How do you know when it's time for assisted living?

Young woman with elderly woman
While it can be difficult to make the decision to move to an assisted living facility, it might be the right time for a change. See more healthy aging pictures.

As we get older, small things, such as tying shoes or lifting heavy pots, become more difficult. For many, the big things get tough, too. Being unable to get out of the bathtub, losing their balance while walking, and forgetting whether or not they took their morning pills are threats to a seniors' safety and well-being.

Assisted living, an alternative to nursing homes and home visitation, is an increasingly popular option for seniors who need some help in their daily lives. But how do you know when it's time for assisted living? There are many signs to watch out for if you think it's time for a loved one to move.


First, you may notice your usually fastidious parent has let the house go, leaving objects on the floor that could cause people to trip, neglecting to clean the oven to the extent that it becomes a fire hazard, improperly storing food and risking food poisoning, or neglecting care of a pet. When a senior is unable to keep up with housekeeping, or when it's neglected to the point of becoming unhealthy, it may be time for assisted living.

A move may also be the answer when seniors have challenges with personal care, such as bathing or dressing. Assisted living facilities are designed to make sure regular needs are met, that living conditions are safe, and that chores and responsibilities are taken care of, including keeping up with mail and paying bills on time.

Some seniors may have deterioration in mobility that makes them susceptible to falling and injuring themselves. If they live alone, the mobility challenge becomes more life-threatening, since they may not be able to get to a phone to call for help, and there isn't anyone on the premises to see if they need prompt medical assistance.

Others, such as those with Alzheimer's, could become a danger to themselves as well as others. It's not uncommon for Alzheimer's patients to throw things at or hit caregivers as they become confused or agitated.

Driving skills can worsen, too, as seniors have slower reaction times. They still need to get around to medical appointments and to socialize, but some seniors are dangerous on the road. Assisted living facilities usually offer rides to anywhere a senior may need to go.

Next up, we'll look a little more at how assisted living can be beneficial to a senior's health and well-being.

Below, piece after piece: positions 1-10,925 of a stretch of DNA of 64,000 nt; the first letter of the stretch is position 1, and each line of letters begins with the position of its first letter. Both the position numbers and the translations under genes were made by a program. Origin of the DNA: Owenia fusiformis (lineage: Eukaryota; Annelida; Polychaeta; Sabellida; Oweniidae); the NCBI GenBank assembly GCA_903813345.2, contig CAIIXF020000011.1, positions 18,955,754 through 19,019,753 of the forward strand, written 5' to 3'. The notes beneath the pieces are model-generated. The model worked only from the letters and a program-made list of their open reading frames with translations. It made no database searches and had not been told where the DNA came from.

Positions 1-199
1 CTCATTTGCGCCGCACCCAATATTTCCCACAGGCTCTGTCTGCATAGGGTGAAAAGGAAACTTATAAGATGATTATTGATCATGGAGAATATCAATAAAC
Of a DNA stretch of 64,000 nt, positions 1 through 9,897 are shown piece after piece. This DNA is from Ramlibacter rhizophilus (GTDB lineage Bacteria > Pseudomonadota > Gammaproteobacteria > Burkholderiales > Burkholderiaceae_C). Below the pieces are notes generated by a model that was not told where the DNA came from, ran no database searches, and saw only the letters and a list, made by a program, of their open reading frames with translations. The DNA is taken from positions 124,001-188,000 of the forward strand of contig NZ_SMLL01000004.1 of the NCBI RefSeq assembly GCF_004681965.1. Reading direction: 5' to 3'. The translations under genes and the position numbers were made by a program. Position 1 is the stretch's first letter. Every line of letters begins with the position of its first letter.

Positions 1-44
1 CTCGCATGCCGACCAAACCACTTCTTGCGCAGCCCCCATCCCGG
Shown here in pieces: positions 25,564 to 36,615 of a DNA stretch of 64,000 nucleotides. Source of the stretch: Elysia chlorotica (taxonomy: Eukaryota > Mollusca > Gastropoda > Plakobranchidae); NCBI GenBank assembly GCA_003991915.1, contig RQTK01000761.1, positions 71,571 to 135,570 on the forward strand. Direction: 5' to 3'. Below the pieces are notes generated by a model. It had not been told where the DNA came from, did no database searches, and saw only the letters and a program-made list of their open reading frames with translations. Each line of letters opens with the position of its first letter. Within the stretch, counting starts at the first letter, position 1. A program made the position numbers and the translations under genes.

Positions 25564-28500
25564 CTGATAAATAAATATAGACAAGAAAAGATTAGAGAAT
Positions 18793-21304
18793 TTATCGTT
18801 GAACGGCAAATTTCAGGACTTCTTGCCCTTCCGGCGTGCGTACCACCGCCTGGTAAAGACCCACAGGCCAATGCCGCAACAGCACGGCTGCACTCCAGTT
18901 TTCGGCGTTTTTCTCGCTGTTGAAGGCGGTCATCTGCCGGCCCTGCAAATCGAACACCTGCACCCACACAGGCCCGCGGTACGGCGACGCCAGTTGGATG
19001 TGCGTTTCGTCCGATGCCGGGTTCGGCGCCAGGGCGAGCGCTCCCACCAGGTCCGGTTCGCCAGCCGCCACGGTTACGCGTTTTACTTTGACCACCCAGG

Health and Well-being

It's a fact of life that as seniors grow older, their bodies begin to fail, their friends begin to pass away, and they have fewer ways of keeping engaged with social and cultural activities. As time goes on, seniors can become isolated and lonely. Assisted living staff will recognize depression and the causes, and skilled staff will identify ways to keep the residents engaged and interested, according to their specific interests and needs.

A loss of ease of mobility may be another sign that it's time to move to a safe place. Many seniors eventually have difficulty feeding themselves. Their loss of mobility, for example, may make it more difficult to retrieve pots and pans from the cupboard, to cook and to wash dishes. They may resort to eating what's easiest, like snack foods, and miss out on important nutrients. In the worst cases, seniors lose their appetites completely or forget to eat. Assisted living facilities will monitor intake and assist seniors to be sure they eat regularly, and they will ensure those meals are nutritious.


Memory loss is one of the major reasons that many make the move to assisted living. Sadly, the ramifications of memory loss can be extreme. As mentioned earlier, some seniors have trouble keeping up on when to take their medications. Those with memory loss have even more trouble. Skipping medications can put the senior's health at risk, and doubling a medication because they forgot they already took it can be dire. Seniors with memory impairments are also prone to wandering and could walk out of their homes and forget how to get back. They may be safer in assisted living, where staff can keep an eye on them at all times.

Some seniors, such as those who have suffered strokes, have difficulty communicating. Without the ability to speak, they can't convey when they're hungry, thirsty, feeling ill or in pain. This makes it hard for a caregiver, such as a family member, to know when, where and how to seek help. For seniors who can't verbalize distress and live alone, the situation becomes dangerous because they can't relay their needs over the telephone.

Skilled employees at assisted living facilities can attend to the needs of those with difficulty communicating 24/7 and are more experienced in what the senior is likely to be requesting.

For more articles on assisted living, check out the links on the next page.


Lots More Information

Related Articles

  • All Assisted Living Homes. "Signs That It's Time to Look Into Assisted Living for Seniors." (May 15, 2011)
  • Assisted Living Facilities. "Services and Amenities." (May 10, 2011)
  • Assisted Living Federation of America. "Senior Living Options." 2009. (May 11, 2011)
  • Elder Guru. "What Should You Look For in An Assisted Living Facility?" Aug. 26, 2010. (May 14, 2011)
  • Seniors for Living. "Frequently Asked Questions." (May 13, 2011)